I waited with bated breath after Meghan Markle and Prince Harry’s engagement announcement on Monday (can you believe it was only Monday?). No, not to see Markle’s dress for the photo op. (It was by P.A.R.O.S.H.) Not to find out where the wedding will be held. (In St. George’s Chapel at Windsor Castle.) Not even to learn, exactly, how they got engaged or met in the first place. (Over roasted chicken, and through a blind date, if you can believe both their lucky stars.) I, a beauty writer, was perversely looking forward to the first beauty product pitch pegged to Markle.
And at 9:28am EST, Tuesday, my wish was granted: “Meghan Markle’s Beauty Staple” read the subject line. The anointed product was Revitalash Advanced, a $98 lash serum that purportedly gives you “healthier-looking, more luxurious lashes.” The email continues: “A staple of Markle’s daily routine, this transformative lash conditioner makes her eyes pop and Prince Harry swoon!”
Markle does confirm in an 2014 interview with beauty bible Allure that Revitalash is, or at least was, one of her beauty staples: “I also use Revitalash on my eyelashes, and I swear they are as long as they could ever be,” she said.
Markle, and every person who spends enough time in front of the camera, knows that long, thick, voluminous eyelashes can transform you from “very pretty” to “otherworldly, unfairly beautiful.” Beyond any other body parts, they’re the defining feature of femininity—just watch a cartoon show and note the primary difference between the female and male animals: the females have long eyelashes. Dramatic eyelashes can give you that youthful, doe-eyed look that no preventative skincare routine can match.
It’s not just lash serum and mascara, either. There are prescription-only medications, silk or synthetic eyelash extensions that last weeks, and one-time falsies if you’re good with your hands. You could also, you know, be born with luscious camera-ready lashes—but not even Markle has that going for her.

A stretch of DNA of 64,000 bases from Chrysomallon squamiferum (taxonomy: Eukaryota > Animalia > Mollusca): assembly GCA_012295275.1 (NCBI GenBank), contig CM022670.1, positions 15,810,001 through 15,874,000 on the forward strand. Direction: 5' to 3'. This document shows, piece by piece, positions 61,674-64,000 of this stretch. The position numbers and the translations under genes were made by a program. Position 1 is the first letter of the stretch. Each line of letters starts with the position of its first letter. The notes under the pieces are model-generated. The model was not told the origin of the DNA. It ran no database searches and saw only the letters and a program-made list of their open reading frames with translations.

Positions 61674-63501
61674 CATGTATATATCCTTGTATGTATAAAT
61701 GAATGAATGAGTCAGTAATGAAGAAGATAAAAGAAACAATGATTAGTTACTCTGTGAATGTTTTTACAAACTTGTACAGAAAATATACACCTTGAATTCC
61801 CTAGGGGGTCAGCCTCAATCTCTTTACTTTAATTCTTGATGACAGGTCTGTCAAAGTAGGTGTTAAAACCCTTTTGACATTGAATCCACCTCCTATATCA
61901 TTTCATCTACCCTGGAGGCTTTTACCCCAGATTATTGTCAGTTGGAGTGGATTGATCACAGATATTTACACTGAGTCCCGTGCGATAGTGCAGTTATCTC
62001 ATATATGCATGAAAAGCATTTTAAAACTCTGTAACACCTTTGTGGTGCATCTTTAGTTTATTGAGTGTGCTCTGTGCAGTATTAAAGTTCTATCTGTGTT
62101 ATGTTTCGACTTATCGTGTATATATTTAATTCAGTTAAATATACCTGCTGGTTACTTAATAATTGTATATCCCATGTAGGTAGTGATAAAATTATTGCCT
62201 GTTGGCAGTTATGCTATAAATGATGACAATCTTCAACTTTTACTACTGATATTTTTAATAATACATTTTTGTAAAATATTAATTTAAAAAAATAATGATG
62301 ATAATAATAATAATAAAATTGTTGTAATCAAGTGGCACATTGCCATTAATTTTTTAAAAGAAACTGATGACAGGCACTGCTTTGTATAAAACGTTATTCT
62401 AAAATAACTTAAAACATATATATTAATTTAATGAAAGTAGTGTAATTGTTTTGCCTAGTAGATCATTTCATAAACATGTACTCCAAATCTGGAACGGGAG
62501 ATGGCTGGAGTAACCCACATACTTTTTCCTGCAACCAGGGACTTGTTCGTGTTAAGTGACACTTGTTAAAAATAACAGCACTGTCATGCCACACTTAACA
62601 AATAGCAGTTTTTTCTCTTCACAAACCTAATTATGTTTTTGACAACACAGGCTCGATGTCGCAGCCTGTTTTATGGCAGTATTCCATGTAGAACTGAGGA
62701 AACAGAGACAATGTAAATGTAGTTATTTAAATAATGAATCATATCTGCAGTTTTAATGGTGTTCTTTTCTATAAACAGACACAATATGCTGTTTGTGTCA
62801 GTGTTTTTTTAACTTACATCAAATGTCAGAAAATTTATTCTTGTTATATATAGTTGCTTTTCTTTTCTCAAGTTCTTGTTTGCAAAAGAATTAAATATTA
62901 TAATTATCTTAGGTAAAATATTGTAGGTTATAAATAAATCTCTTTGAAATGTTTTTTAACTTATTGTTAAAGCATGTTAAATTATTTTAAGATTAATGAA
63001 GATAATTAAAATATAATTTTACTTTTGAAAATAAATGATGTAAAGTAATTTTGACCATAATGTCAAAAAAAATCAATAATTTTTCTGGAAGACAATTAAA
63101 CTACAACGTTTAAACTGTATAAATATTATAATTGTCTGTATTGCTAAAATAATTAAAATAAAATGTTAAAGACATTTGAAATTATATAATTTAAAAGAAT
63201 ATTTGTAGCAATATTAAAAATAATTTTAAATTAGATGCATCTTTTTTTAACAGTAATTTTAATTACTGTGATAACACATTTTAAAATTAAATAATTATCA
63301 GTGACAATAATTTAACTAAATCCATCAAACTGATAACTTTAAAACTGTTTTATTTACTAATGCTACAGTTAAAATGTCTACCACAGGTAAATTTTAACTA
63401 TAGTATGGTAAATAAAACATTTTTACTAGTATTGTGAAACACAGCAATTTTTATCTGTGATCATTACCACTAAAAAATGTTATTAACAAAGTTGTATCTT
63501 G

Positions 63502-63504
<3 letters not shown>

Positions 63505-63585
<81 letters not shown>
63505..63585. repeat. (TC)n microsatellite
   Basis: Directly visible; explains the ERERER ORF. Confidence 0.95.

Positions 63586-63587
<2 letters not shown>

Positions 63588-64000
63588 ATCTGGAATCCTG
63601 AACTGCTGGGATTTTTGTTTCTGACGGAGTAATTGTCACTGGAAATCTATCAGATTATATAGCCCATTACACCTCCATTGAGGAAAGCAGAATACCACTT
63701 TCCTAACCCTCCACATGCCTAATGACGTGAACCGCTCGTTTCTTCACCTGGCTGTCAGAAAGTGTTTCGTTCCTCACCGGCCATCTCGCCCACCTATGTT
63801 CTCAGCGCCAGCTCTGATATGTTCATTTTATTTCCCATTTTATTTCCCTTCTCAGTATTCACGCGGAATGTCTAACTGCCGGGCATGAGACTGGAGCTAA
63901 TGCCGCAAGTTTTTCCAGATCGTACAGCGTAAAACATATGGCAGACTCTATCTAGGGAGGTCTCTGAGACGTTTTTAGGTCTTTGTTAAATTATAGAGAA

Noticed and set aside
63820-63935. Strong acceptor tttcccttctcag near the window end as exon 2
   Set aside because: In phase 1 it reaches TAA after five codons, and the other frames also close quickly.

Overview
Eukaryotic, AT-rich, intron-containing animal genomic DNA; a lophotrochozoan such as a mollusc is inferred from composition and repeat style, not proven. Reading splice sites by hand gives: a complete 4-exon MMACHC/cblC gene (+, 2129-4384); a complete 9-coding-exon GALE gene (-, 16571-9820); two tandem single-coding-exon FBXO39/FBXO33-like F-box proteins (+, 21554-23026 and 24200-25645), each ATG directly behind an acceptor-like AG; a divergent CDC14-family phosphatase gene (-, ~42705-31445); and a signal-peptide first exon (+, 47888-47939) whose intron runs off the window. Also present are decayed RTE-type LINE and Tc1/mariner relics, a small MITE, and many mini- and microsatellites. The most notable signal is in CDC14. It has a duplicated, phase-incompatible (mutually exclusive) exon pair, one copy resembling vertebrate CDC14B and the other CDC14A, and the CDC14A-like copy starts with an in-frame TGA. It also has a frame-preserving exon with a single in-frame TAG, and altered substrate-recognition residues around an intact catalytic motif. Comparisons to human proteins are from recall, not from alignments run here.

I may not be a soon-to-be duchess, but I do have long eyelashes that everyone, from my corner shop barista to my workout instructor, compliments. But once upon a time, my dermatologist told me that I had “severely inadequate” lashes. I tried everything make them more “adequate”. Here’s my extremely road-tested guide to the best lash products, in honor of Markle:
Pros: This over-the-counter serum, which contains a proprietary “BioPeptin Complex,” claims to strengthen and condition your lashes over regular use—think of it as an anti-aging cream for your lashes. This is an ideal product for people—like Markle—who wear mascara frequently and want to avoid damage and breakage from makeup.
Cons: It’s expensive, and if you, like me, naturally have eyelashes so sparse that mascara does nothing for you, this won’t help you grow more eyelashes. It only strengthens the ones you already have.
Pros: No one knows dramatic lashes like Charlotte Tilbury, who is the makeup artist to Kate Moss, Amal Clooney, and many other highly glamorous beings. This mascara claims to curl, separate, lengthen and dramatize lashes in one go—and it works without clumping.
Cons: Sorry to break your heart, but mascara will never give you dramatic effects if you don’t have ample eyelashes to start. You can’t paint a canvas that doesn’t exist.
Pros: Because there’s no point in perfect eyelashes if they don’t last all day—or night. It’s like a raincoat for your lashes. This mascara is meant to be worn over your everyday mascara, and will keep your lash look weather- and waterproof.